“Obviously the war in Iraq was a big, fat mistake,” Trump said in February 2016.
“We should have never been in Iraq,” he added. “They lied. They said there were weapons of mass destruction. There were none, and they knew that there were none.”
With the exception of Sen. Rand Paul (R-Ky.), none of the other Republican candidates were talking like that. They acknowledged mistakes were made, but none was willing to go after the presidency of George W. Bush so directly.
But on Thursday, Trump threw his skepticism out the window and chose one of the loudest cheerleaders for the 2003 Iraq invasion to be his new national security adviser.
Bolton is a notorious warmonger, calling for the United States to go to war with both Iran and North Korea.
In the run-up to the Iraq War, Bolton was the Bush administration’s top diplomat on arms control, and he pushed the line ― which the country now knows to have been a lie ― that Iraq had weapons of mass destruction.
“We are confident that Saddam Hussein has hidden weapons of mass destruction and production facilities in Iraq,” Bolton said in 2002.
And even though the primary justification for the war was bogus, Bolton has stood firm that he believes the invasion was the right choice.
“I still think the decision to overthrow Saddam was correct,” he said in 2015. “I think decisions made after that decision were wrong, although I think the worst decision made after that was the 2011 decision to withdraw U.S. and coalition forces.”
Trump gained momentum in part because of his opposition to Iraq. It wasn’t the primary issue in the race, but it was an important one. After all, former Florida Gov. Jeb Bush was widely considered to be the front-runner for the nomination. He stumbled early in the campaign, however, when he was unable to give a straight answer about whether he thought his brother’s war in Iraq was a mistake.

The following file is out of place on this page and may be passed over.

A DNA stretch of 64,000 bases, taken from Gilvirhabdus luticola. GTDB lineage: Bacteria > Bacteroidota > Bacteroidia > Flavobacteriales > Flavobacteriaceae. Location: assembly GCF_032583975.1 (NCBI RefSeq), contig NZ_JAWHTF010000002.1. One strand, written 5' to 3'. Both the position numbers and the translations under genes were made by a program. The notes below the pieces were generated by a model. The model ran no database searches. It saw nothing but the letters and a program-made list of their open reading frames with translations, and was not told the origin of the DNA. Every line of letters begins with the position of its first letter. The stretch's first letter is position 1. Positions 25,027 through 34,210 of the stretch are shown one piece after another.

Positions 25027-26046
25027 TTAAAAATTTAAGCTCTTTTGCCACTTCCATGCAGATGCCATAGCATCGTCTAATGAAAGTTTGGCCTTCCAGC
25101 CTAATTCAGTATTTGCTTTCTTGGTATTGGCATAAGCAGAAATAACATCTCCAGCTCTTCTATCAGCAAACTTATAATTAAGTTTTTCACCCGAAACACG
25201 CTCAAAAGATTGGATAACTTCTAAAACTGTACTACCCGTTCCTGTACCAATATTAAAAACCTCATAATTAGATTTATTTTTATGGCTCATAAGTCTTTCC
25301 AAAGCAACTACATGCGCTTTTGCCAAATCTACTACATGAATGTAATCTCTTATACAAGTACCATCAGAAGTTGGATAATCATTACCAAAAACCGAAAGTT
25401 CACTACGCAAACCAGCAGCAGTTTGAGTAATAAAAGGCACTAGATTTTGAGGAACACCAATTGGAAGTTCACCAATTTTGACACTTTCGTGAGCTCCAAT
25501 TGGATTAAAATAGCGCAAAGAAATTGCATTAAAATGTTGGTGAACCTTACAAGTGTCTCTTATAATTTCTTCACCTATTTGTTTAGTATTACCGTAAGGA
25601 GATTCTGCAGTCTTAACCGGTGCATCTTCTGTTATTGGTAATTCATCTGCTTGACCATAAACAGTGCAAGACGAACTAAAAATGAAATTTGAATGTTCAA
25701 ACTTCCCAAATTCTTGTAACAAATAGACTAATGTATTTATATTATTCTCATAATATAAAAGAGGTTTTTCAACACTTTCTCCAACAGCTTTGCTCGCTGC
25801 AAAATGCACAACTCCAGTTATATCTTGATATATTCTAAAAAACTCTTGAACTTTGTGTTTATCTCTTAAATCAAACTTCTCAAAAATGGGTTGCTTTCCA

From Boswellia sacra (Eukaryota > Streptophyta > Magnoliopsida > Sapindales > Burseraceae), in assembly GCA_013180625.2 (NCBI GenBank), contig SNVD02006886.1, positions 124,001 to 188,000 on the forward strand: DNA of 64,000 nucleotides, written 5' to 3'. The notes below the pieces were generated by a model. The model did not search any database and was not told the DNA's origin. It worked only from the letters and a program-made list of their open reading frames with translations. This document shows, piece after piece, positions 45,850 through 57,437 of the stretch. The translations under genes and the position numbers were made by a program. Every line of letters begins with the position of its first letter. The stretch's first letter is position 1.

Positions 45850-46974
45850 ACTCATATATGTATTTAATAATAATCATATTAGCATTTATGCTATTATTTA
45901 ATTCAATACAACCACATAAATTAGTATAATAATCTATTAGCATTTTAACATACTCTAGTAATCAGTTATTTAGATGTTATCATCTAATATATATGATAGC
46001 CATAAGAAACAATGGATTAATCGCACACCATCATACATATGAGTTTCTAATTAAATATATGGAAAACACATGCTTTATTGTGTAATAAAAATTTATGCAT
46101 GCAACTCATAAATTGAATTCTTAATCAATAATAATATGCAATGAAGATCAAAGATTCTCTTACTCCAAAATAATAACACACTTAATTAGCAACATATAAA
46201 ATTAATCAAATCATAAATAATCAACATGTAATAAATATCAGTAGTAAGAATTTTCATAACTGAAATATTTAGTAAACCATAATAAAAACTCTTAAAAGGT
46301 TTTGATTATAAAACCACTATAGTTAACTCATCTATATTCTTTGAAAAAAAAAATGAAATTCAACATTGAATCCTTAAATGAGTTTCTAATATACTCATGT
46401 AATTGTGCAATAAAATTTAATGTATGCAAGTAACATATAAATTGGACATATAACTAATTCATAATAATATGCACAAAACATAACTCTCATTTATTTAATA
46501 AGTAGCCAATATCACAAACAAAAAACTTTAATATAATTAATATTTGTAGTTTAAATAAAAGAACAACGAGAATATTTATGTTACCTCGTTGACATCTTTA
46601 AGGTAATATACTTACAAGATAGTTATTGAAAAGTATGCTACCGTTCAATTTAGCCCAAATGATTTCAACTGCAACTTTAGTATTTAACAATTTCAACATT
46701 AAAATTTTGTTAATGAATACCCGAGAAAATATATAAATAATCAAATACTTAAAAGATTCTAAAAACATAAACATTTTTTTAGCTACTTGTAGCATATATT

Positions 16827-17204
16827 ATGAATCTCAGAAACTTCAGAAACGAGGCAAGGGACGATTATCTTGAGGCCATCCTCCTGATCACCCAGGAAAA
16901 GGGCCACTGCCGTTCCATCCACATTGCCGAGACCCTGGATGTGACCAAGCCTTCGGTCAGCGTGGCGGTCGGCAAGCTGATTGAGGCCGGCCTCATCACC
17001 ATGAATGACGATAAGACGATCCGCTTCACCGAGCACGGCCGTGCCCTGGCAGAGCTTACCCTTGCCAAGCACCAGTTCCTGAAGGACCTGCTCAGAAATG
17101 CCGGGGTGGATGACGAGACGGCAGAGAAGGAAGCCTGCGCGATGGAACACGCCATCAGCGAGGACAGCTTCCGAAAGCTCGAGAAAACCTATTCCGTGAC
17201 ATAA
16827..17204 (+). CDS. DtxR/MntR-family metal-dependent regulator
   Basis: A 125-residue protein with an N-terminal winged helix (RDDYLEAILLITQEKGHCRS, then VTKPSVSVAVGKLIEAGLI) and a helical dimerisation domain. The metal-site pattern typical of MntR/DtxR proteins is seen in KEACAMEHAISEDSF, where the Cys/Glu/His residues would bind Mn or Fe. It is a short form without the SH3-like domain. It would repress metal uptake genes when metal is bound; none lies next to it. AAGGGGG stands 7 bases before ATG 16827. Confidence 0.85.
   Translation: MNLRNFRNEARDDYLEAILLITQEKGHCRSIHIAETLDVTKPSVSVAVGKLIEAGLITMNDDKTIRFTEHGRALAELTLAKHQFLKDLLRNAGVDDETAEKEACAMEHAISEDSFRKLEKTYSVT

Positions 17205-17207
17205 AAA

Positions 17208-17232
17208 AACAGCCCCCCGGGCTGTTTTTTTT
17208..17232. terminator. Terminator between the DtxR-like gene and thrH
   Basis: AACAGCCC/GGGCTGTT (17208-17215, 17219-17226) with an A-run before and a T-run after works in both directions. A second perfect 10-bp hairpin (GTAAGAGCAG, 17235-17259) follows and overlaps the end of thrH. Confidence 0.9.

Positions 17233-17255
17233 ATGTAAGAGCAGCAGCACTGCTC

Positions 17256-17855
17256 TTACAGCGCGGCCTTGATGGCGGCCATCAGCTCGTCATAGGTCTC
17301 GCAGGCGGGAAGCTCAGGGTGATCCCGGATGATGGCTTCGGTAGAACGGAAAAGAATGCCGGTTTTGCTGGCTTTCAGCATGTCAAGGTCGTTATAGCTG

Trump capitalized on the war issue. He claimed, over and over, that he was against the war all along ― including before the invasion. It was a way that this real estate developer tried to show that he was better on foreign policy than his rivals were.
But there is zero publicly available evidence that Trump opposed the invasion. Instead, there was a 2002 interview with Howard Stern in which Trump tepidly supported the invasion. Trump’s dislike of the endeavor, at least publicly, came well after the war was underway.
Trump saw an opening ― dissatisfaction with the war and the Bush foreign policy legacy ― and seized on it, even if he did so disingenuously.
Bolton does not need Senate confirmation. But Paul recently wrote an opinion article counseling the president not to choose Bolton, saying it would be an abandonment of his campaign promises.
“Mr. President, you had it right in your campaign that our foreign policy has been a disaster,” Paul wrote. “Arming the neocons with massive power will only pave the way for more of the same.”
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